Settler of township lots: Lot 1, Conc. 11, Minden (Stanhope area)
Location: Map point is the approximate location within this 100 acre lot on the east side of Queens Line Road running north from Swan Road
Land acquisition: 1900 from Alexander Prentice. Ontario Land Parcel Register - Minden (Image 245).
Other land: 1898 Lot 25, Conc. A, Stanhope from Charles Richardson; ? to William Prentice. Ontario Land Parcel Register - Minden (Image 383)
Dates of residency:
1856 Boarded a ship to Canada on their Wedding day. Trip paid for by Squire Calder and John was to work for him for a while. Indentured? Source: Ancestry.ca
From JOHN PRENTICE HISTORY
John Prentice was born at Crawford Walls, Scotland, in 1836. He received a fair education; he gained practical knowledge along the line of agriculture by helping in the nursery and green-house which his parents owned and operated successfully; and he also worked at and learned the stone mason trade.
In 1856, he married Miss Christina McColl, who was born in Lanarkshire, Scotland in 1836. Immediately after their marriage, they came on a sailing vessel to Canada and settled at Carluke, in the township of Ancaster, near Hamilton.
In 1873, they moved to Alberton, where they conducted a general store and kept the Post Office, until 1878. In that year, they moved to Haliburton County.
By then, their family was composed of two girls and eight boys. The youngest member of their family of eleven was born after they came to Minden Township.
Mr. Prentice and two of his sons drove from Alberton to Haliburton County with a team and wagon, bringing with them a load of furnishings necessary for the establishing of a home. Later in the season, Mrs. Prentice and the other members of the family came by train to Coboconk. There they were met and taken by team and wagon, north from Minden to a place on the West Peterson Road, where Mr. Prentice and his two sons had converted an abandoned lumber camp into a home for the family. Here in the woods in Hindon Township, the family lived for more than a year and gained a fund of new experience. They retained ownership of the "old Hindon place” for many years.
Finally, they bought and moved to a farm on the Bobcaygeon Road, in Minden Township. This new location had more advantages as it was on the road used by the people who had settled farther north in the county; it was nearer to Minden and was in a neighborhood. A Sunday School was soon organized with the Prentice home as its meeting place and Mr. Prentice as Superintendent-teacher. Church services were also held in the Prentice home, until by the co-operative efforts of the neighbors, a comfortable log building was built, on the Anson side of the Bobcaygeon Road, and used as a church. The Methodist minister and Presbyterian minister came from Minden and preached on alternate Sundays until the church became part of the Stanhope Mission of the Methodist Church.
Mr. Prentice farmed and worked at his trade as stone mason. Some of his work is the vault, in the building on Main Street in Minden, now owned by IMr. J. Lorne Dawson. The vault was built for the late Dr. Curry. The building now occupied by the "5¢ to $1.00· store is also some of his work. It was built for the late Mr. :Edward Noice to replace a building that burned in Minden’s fire of 1890.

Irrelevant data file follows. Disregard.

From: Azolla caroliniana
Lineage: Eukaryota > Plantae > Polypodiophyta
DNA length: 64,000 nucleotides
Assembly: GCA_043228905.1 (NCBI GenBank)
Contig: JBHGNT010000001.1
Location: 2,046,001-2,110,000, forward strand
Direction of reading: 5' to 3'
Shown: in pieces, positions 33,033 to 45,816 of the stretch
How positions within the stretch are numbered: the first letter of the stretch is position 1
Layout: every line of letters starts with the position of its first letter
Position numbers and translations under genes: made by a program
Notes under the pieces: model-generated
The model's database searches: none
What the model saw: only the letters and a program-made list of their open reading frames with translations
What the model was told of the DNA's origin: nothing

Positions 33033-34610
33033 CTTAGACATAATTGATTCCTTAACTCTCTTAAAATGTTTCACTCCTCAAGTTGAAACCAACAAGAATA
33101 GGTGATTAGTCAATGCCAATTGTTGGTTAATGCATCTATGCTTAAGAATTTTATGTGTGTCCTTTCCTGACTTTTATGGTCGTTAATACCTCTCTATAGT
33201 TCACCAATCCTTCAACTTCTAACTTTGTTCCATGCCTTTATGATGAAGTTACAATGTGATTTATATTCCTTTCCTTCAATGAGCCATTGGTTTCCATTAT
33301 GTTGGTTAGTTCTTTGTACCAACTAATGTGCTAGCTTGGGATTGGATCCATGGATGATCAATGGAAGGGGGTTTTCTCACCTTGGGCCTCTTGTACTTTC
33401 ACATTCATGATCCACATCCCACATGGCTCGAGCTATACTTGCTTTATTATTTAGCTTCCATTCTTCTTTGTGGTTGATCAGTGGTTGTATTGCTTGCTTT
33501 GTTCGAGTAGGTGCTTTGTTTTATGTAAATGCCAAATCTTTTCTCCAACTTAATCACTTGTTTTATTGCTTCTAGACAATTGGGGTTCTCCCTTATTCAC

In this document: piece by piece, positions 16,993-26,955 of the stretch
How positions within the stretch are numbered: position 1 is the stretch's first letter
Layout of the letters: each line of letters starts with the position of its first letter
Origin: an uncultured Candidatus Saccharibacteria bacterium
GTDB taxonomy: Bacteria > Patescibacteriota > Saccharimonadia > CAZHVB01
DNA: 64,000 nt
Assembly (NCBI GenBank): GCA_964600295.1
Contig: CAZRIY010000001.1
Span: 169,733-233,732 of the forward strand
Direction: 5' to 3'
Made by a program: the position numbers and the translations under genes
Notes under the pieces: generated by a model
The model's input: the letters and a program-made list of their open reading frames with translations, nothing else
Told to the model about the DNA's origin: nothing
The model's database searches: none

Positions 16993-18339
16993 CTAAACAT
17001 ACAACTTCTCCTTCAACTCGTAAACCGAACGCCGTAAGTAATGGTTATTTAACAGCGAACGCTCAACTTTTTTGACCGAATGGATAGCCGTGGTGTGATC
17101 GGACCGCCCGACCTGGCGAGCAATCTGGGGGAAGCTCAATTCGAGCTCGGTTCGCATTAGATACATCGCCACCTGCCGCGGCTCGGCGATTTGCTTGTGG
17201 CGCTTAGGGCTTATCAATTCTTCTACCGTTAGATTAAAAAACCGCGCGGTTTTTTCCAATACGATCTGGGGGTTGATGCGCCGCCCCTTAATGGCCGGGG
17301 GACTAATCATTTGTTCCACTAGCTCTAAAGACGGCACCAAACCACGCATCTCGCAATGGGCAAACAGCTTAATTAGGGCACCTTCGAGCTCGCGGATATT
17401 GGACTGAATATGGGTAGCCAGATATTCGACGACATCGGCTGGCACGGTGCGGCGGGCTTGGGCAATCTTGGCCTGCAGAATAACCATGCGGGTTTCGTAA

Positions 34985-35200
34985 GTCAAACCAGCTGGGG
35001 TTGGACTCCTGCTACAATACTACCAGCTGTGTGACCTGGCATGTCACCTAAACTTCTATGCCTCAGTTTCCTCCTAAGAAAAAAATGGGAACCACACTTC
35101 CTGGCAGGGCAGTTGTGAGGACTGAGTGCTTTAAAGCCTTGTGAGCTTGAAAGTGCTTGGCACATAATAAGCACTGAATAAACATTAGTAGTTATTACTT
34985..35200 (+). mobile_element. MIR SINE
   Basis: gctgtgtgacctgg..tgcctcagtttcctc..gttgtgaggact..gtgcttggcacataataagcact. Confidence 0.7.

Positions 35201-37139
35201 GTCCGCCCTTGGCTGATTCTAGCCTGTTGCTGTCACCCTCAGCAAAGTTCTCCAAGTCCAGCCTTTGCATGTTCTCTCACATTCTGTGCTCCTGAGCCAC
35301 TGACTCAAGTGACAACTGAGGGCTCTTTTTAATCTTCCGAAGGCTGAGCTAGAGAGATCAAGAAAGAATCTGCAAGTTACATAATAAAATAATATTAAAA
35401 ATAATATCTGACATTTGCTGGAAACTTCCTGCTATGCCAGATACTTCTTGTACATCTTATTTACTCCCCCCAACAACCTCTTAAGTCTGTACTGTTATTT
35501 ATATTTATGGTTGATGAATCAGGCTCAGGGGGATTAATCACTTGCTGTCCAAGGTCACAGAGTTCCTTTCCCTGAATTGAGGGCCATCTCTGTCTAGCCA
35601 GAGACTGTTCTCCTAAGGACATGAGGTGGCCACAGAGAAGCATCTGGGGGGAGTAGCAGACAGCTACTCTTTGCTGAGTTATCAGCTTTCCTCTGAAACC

While Mr. and Mrs. Prentice were not among the first settlers of Haliburton County, they may well be named among the pioneers. On March 23rd, 1906, they celebrated their Golden Wedding. The following is an extract taken from an address, signed by the forty guests. and presented to them on that occasion.
“Mr. and Mrs. Prentice: When you came to the country, it was for the most part, virgin forest accessible only in winter, the haunt of the deer, the bear, and howling wolves. You have seen the forest disappear year by year, the land cleared for cultivation; and the forest wealth, given to the people by a bountiful and all-wise Creator go down our streams, rivers and lakes to the great centres of trade and commerce of the country. Instead of the rude shanty, erected to shelter the settler and his family, we now have for the most part, fine commodious dwellings; with the comforts of life and many of the luxuries as well. Instead of the log houses and log barns of former days, we now have, in many places fine houses and good bank-barns, commodious enough to hold the entire crop for the year and furnish shelter for the farmer's herds and flocks. Not a few of these you and your sons have built, while your own ample stables stand as a constant invitation to your many friends who pass up and down this road.
Their modest but well-furnished home is known to every resident of this rough country. More than one generation of travellers have taken shelter under your hospitable roof and have been fed from Mrs. Prentice's ample store of provisions, always kept in readiness for the hungry and way-worn traveller making his way over the awful hills, lakes and valleys of this interminable wilderness to the North, known as the Bobcaygeon Road.
In a public capacity, you have been willing supporters of the school and church in this neighborhood, while your home has been the regular stopping place for the minister and teacher.
Mr. Prentice has borne his share of the Township burdens for a score of years, until failing health obliged him to give up his place at the Council board, so long and honorably held.”
Mr Prentice died in 1909; and Mrs. Prentice died in 1912. The youngest member of their family, and only member now living, is Mrs. James Parker (Jessie) of Markham, Ontario. Their grandchildren, who have interests in Haliburton County, are Stuart Prentice (son of the late Sandy Prentice) whose summer home is at Ingoldsby.
Photo 1: John Prentice children 1936,Haliburton. Group picture of some of John and Christine's children. Source: Ancestry.ca Barbara Moore originally shared this on 24 Oct 2016